Click on link below for the text of Mattie’s presentation





Gerry: It shows the ACP does a lot of quiet work, e.g., Tim with priests and Healing Circles; and Mattie on his research into the retirement question. We use the word ‘protocol’ to get priests’ rights recognised. During the Open Forum we’ll focus on the various presentations: Papal Meeting and Survey; Engagement with Bishops; Protocol for Priest Funerals; Protocol for Retirement of Priests. And thanks to Tim Hazelwood and Mattie Long for their work.

Open Forum summary: Contributors initials (if known) and reply in (italics.)

DOM: Example of a laicised priest’s funeral – no guidelines and no bishop. All went ahead. (Tim: we find there is never a discussion because people don’t know about it.)

MD: I’m 84 and attended three such priests’ funerals. They were all miserable at the request of the bishops. I was asked for a celebret last year…

CM: Thanks to ACP for all the work. On retirement, if people are not allowed to retire it is institutional abuse.

?: See “Mutual Relations” document from Rome. Suggest that ACP meets CORI (now AMRI) rather than bishops all the time.

POR: No right to retire in Canon Law. At 75 you submit your resignation. In Dublin they have followed the 75 year rule, but difficult to retire if younger than this. Reality is there is a lack of clarity on the issue. (With tongue placed firmly in cheek – Is there an ACP policy on exorcisms? Gerry: Atheist Ireland wanted to know if the ACP is joining the exorcism ‘crack squad’! NO POLICY!)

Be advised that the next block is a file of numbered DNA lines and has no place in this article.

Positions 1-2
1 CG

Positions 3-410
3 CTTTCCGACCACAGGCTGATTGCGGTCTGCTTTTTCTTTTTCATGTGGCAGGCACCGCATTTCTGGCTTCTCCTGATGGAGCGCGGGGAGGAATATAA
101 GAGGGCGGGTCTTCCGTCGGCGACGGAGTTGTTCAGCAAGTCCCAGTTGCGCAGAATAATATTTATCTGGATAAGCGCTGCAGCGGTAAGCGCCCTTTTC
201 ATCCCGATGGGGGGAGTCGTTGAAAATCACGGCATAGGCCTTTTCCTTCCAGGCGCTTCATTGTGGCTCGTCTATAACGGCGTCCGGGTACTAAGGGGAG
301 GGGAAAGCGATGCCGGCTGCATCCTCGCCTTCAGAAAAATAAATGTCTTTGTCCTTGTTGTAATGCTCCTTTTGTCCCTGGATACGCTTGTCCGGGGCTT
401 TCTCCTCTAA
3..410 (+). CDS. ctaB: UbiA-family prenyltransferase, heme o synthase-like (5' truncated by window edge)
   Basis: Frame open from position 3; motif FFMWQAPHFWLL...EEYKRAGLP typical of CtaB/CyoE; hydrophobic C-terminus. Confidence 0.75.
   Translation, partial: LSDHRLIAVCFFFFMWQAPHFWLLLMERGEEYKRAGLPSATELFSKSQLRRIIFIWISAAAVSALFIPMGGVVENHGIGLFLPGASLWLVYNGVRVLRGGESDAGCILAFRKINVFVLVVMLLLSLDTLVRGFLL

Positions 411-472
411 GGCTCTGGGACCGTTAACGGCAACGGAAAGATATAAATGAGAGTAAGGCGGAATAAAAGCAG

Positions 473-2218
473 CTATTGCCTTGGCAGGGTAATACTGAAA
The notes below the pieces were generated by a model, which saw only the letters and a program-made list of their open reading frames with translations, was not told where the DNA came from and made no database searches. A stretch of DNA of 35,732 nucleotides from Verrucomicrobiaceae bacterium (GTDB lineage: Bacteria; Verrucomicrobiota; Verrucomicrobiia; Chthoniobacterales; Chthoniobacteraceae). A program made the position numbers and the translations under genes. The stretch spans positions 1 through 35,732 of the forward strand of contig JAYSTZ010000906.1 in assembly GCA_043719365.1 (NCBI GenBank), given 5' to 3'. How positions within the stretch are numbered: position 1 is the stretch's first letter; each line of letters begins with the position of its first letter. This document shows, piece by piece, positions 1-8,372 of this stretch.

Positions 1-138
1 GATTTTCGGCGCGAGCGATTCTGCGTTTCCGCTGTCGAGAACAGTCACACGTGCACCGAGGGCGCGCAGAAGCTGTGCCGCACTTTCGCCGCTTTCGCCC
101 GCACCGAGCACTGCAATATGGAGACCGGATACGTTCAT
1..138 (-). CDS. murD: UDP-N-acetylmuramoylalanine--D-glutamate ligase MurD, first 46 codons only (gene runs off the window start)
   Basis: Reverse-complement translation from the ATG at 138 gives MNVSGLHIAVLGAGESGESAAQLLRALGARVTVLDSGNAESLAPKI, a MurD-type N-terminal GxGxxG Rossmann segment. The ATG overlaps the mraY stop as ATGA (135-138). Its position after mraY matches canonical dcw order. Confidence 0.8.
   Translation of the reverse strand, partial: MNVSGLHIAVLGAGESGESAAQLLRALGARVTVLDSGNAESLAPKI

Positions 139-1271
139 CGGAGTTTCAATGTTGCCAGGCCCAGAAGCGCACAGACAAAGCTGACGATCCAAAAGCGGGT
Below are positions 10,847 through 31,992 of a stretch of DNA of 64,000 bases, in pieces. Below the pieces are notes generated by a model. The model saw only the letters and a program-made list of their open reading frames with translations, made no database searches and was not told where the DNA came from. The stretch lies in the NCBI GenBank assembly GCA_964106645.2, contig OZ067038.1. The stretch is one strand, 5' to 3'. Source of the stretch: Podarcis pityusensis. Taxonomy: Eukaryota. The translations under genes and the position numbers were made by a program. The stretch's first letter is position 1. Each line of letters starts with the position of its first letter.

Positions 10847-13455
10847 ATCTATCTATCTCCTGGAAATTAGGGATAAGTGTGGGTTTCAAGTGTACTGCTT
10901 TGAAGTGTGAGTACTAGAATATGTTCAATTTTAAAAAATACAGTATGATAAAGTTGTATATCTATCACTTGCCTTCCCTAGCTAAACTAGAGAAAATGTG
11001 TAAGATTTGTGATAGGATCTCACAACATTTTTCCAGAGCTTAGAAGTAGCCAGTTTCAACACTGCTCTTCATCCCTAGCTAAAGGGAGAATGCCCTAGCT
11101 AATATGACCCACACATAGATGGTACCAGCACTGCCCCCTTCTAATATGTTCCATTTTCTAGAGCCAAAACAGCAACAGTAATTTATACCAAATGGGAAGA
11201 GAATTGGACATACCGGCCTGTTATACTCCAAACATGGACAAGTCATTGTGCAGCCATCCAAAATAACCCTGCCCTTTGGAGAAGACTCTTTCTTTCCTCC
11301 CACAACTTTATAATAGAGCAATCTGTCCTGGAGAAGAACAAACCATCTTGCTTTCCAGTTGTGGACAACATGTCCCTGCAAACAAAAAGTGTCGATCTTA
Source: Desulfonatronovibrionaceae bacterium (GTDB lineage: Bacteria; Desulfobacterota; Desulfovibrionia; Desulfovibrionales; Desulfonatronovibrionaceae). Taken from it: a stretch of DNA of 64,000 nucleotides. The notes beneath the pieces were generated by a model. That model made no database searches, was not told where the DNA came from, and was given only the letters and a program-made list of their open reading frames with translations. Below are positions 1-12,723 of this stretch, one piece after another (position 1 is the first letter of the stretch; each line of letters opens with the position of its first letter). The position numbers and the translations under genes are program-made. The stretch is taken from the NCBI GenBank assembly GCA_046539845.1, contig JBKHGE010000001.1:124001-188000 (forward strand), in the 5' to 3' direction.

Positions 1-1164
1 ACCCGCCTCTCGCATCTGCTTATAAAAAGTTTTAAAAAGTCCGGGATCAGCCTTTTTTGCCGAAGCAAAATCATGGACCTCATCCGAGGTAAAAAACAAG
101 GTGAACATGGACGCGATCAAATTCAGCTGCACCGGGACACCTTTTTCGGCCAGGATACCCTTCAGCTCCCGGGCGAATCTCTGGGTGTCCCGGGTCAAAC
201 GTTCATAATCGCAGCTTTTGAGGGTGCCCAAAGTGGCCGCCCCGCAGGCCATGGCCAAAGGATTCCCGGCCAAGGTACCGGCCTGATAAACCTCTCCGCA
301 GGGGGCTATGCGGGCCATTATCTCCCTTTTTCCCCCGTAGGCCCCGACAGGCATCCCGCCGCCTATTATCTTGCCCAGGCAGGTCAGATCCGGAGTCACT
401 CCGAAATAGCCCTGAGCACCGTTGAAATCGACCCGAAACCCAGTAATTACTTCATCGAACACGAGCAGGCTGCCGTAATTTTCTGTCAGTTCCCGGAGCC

DD:Bishop removed some of retirement salary. We paid in 2.5% of salary. Threatened with penury. On funerals – if I died I’d be buried in a remote cemetery and my headstone would be facing the other way. Yet an archbishop died and received the full burial rites – two rules. I was the meat in the sandwich between the church and state – two allegations, both untrue – cost me my reputation.

KW: put all these protocols presentations on the ACP website.(Tim: We had limited info but please pass on info you have on funerals and retirement.)

PC: Has ACP a policy on worship in the community when there is no priest? (Gerry: It came up during a Regional meeting and was noted there were lay led liturgies on one side of the River Shannon but not on the other!) (Mattie: The service in my parish is led by two lay people and five TY students. This lay led liturgy is based on a publication by the Irish Bishops from the 1970s!)

SMD: Retirement – 5 students in Maynooth, something is wrong. People being brought in from Africa, India, etc., but are there structures of support for these priests? A major issue – ACP needs to look at this for next year. (Gerry: aware of one course available in Kimmage.)